Netizens mock the idea as a moden twist of “coffin apartment” and “dog house”

Living in space capsule without space

Being seen on a website of local properties platform, a dozen tiny 20-square-foot capsules come with a television, air conditioning, memory foam and pillow for single person — and blue lighting for a flying-into-space sensation – are being rented out as tiny, cramped apartments in Sai Ying Pun, western district of Hong Kong. The tenants will have access to a shared toilet and kitchen.

Each “space capsule” pod is asking for HK$5,100 a month. Given that it is only a three-minutes walk from the newly opened Sai Ying Pun MTR station and close to Central and the University of Hong Kong, the rental is astonishing when an 800-sqeare-foot flat in the same building listed on the same website asks for a monthly rent of HK$24,500.

Netizens are in douth that this cramped subdividing setup can meet fire safety rules.

Living in a spacecraft without space

25th Oct 2016

One reason why mankind wants to explore space and conquer new worlds must be the skyrocketing cost of living on this planet, especially in this city.

Don’t you feel a bit downtrodden to know that a two-bedroom flat on Hong Kong Island fetches an eight-digit figure, while a one-bedroom unit costs more than HK$5 million? That even a tiny parking space in the New Territories demands over HK$2 million?

Now, let’s look at something smaller: a capsule. It’s been reported that a unit measuring around six cubic feet in Sai Ying Pun has just been rented out for HK$5,100 a month.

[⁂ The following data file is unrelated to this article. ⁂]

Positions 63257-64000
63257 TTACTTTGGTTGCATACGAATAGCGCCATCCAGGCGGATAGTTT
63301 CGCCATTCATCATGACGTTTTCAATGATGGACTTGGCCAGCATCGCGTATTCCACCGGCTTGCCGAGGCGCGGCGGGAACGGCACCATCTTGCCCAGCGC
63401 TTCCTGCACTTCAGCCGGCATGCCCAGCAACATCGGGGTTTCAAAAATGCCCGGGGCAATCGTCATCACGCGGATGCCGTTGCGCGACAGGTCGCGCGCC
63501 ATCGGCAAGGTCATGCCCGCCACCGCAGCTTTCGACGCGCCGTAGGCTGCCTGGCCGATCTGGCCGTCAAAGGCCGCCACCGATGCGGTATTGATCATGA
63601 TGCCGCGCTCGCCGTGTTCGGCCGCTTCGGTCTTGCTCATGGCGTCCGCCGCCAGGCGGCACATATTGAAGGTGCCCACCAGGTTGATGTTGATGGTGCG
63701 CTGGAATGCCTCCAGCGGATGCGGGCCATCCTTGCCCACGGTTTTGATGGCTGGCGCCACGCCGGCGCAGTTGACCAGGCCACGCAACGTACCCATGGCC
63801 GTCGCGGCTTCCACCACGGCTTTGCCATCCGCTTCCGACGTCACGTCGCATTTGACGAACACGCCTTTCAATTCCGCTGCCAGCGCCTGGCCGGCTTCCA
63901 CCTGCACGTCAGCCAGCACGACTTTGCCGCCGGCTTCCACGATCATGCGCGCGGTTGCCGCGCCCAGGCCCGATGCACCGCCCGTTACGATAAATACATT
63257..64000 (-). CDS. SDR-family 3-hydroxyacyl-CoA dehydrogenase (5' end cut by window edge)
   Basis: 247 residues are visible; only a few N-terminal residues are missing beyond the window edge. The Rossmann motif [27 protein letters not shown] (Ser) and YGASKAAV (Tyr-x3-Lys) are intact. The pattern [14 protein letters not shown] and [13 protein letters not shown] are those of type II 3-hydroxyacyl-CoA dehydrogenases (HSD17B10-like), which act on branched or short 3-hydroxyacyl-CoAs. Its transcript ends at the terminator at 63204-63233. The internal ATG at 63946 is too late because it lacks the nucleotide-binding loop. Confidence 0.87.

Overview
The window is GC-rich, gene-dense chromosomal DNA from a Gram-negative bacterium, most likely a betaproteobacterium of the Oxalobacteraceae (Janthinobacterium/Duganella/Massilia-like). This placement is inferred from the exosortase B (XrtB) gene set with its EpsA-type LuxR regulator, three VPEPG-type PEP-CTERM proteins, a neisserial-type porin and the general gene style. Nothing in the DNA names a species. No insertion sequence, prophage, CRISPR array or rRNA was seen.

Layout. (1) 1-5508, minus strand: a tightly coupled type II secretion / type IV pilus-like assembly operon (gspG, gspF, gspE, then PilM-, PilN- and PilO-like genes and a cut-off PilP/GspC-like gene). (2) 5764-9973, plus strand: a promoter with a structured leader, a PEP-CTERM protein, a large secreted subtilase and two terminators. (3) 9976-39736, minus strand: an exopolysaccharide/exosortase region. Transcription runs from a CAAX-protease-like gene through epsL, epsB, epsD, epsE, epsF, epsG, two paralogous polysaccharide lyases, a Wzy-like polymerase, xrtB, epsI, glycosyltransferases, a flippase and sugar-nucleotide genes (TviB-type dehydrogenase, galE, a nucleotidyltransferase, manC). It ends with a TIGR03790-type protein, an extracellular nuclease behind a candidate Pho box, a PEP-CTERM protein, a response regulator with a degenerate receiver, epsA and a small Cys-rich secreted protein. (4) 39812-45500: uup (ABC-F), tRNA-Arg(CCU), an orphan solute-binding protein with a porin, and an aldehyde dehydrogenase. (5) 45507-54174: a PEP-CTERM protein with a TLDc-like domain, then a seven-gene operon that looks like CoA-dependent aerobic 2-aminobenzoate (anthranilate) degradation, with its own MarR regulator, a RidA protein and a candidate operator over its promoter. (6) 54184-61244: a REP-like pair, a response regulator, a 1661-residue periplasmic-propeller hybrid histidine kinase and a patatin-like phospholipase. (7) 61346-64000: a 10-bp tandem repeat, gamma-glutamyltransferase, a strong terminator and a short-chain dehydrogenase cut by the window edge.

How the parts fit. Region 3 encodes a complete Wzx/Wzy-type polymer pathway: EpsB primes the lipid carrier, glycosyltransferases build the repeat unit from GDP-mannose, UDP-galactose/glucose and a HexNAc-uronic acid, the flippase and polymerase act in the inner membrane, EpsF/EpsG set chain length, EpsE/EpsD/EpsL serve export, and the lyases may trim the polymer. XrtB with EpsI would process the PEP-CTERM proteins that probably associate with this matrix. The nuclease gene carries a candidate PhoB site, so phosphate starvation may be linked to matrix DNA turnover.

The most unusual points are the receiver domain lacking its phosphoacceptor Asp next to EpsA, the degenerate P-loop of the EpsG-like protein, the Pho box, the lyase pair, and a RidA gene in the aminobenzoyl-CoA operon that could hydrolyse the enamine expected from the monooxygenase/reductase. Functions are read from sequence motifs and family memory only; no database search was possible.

The units, apparently patterned after Japan’s capsule hotels, come with free air-conditioning, WiFi, LED lighting system, telly, dressing table, as well as pillows and blankets, according to rental website 591.com.

Appropriately enough, the ad for the units says: “Living in a capsule, and flying in the universe.”

Residing in such claustrophobic space will certainly make you feel like an astronaut traveling in outer space.

You’d probably think the owner won’t be making much out of the deal, but guess what, there are 12 such capsules in that particular unit located in a 30-year-old building. The flat itself is around 830 square feet in gross area, or 659 square feet in actual size.

Assuming the owner can lease all 12 units, he’d earn over HK$61,000 every month, or almost triple the average rent for a similar unit, which is HK$23,000 a month.

And we haven’t mentioned yet the opportunity of turning the unit into an Airbnb or hourly hotel, which may further boost the return from these capsules.

Convenience is all that matters. It is only a three-minute walk from the Sai Ying Pun MTR station, which opened last year.

And because it is located in a good district, it commands a premium to the HK$2,800 monthly rental for a similar capsule available in Sham Shui Po, the center of subdivided flats in Hong Kong.

Because of the surge in home prices, some subdivided flat owners have thought of various ways to enhance the yields of their units, and their usual strategy is to further subdivide the units until each can accommodate nothing else but a small bed – plus the tenant and their pair of shoes, of course.

Thus, like in the case of the Sai Ying Pun capsules, subdivided flat owners can turn a space normally intended for four tenants into something that can accommodate 12.

These 30-square-foot bed spaces have seen their rent go up over 15 percent in the past two years. The current rate for such space is HK$3,500 a month.

In other words, one pays an extra 50 percent to live in a mini spacecraft with WiFi and other high-tech pretensions.

You may think it’s ridiculous to pay a rent of over HK$100 per square foot, which is higher than some of the priciest units at the Peak.

But if you live in Hong Kong, that’s the reality – unless you want to fly yourself to the moon or be part of the Mars One mission.

Source: EJinsight

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